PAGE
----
- Shelley Hennig, Alice Eve, Olwen Fouéré, Antonio Banderas
- Written by
- Charles Burnley
- Directed by
- Jon Keeyes
- Run Time
- 1h 45min
- Release Date
- January 19th, 2024
I have always loved a good private detective movie, as there is nothing more fun than watching someone solve a crime. It is lucky for me, and all the other detective movie lovers out there, that we are in sort of a revival for such films, and I for one am here for it. With their popularity and the plain good stories that are coming out, these movies are attracting a great cast, which is just adding to the win for us, the audience. Now here comes Cult Killer, the new film from Joe Keeyes, and for you detective fans out there, this is one case you will be happy you took.
In some bar, we see a man walk in and sit and start a conversation with the barkeep. That man is Mikhail Tellini (Antonio Banderas), a private investigator, who seems to be interested in a couple that is behind him. After handling that business, a woman catches his attention as she seems she might be in trouble with three guys who she was sitting with. It turns out she didn’t need that much help, but Mikhail gave her some and recognizes that she is going through things. The woman’s name is Cassie Holt (Alice Eve), and she spends most of her time in a bottle, as she tries to deal with abuse that happened to her through most of her childhood. Mikhail, though, takes her under his wing and trains her in the skill of investigation and defense. Fast forward five years, and Mikhail is killed while on a job, and Cassie picks up where he left off. This case involves something much like she went through, but to solve this case, she must make an unholy alliance, one that she may not survive.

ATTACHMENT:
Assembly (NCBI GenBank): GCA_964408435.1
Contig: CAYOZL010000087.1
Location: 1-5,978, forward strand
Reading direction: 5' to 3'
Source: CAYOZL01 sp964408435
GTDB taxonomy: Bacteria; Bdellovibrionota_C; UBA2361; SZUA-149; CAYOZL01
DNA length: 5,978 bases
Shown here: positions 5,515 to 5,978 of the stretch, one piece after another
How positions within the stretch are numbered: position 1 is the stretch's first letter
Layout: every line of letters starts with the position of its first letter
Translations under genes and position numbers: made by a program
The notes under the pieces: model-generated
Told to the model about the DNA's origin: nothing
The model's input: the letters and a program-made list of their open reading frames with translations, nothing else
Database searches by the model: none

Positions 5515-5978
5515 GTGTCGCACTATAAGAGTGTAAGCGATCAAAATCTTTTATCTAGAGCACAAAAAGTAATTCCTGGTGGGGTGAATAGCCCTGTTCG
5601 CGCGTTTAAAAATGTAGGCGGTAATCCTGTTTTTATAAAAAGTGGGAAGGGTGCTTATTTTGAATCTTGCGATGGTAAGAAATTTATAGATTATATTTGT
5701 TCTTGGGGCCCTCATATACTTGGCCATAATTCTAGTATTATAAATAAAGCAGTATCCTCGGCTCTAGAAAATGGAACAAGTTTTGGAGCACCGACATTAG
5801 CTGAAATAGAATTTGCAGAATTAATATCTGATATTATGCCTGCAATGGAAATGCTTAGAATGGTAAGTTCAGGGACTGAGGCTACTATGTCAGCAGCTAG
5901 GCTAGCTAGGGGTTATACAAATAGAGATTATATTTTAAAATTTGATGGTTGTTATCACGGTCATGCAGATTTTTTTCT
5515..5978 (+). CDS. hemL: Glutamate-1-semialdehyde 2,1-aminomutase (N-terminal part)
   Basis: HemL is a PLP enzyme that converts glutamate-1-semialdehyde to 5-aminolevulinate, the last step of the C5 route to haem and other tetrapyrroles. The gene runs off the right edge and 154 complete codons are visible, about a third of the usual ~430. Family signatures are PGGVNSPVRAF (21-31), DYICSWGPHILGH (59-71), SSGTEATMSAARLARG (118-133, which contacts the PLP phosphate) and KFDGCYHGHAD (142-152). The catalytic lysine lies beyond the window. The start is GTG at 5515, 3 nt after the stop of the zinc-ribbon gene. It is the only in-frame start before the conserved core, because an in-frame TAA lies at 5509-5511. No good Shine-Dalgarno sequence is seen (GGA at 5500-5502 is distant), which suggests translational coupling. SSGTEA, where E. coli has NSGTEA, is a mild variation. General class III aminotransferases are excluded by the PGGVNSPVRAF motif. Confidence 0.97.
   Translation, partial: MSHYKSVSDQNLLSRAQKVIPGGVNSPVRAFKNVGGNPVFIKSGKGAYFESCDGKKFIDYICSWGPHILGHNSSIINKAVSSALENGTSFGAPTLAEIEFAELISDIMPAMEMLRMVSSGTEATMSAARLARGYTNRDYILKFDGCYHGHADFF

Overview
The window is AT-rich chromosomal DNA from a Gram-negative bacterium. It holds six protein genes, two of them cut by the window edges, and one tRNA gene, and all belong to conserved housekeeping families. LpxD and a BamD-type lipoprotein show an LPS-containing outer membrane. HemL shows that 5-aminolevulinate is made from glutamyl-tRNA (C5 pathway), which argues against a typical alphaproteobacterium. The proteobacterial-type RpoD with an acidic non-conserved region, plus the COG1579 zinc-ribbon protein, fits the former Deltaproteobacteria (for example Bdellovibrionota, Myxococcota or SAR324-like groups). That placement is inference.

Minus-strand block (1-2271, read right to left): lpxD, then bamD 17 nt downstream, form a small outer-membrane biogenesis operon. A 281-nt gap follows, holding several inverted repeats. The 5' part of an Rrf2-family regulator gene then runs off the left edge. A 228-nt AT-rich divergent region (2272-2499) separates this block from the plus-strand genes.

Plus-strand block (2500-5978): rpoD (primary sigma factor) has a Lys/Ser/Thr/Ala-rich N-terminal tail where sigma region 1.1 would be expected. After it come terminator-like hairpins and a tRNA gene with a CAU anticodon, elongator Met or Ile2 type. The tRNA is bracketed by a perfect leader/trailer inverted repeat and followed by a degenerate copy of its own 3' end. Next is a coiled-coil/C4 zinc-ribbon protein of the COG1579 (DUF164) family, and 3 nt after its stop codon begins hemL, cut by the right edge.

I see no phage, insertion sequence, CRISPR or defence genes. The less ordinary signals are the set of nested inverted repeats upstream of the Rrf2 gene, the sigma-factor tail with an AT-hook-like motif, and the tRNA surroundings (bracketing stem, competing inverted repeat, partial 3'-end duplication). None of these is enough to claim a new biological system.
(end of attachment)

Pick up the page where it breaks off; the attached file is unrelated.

Written by Jon Keeyes, Cult Killer is not a movie that is going to hit you with any surprises as it plays out exactly how you think it will. There is nothing pleasant in this movie, as most of the characters are disturbing and take pleasure in other people’s pain. It is that and the overall story’s tone that reminds you of a book you might pick up at the airport that can be transformed into a B-movie. That is not to say the quality of this film falls in that territory, as there are plenty of elements that keep your attention and a cast that keeps it, mostly.
Cult Killer has its moments, which mostly involve Eve, who feels like she is playing a character that is above the material, but in doing so actually elevates that material. As for the rest of the cast, Banderas isn’t in the film long enough, but for the time he is there, he brings his usual charm and coolness. As for the last main character, Shelley Hennig does play crazy well, but it does at times feel a little over the top. Overall, it never feels like it is rushing, and while it could have used a tighter edit, and if you are a man of action, you get some here, but most of the things going on are conversational. I also appreciate the restraint of the story, as it could have gotten much darker. The thing that ultimately keeps Cult Killer from falling into the forgettable realm is the acting, which is all the reason you need to stick with this one.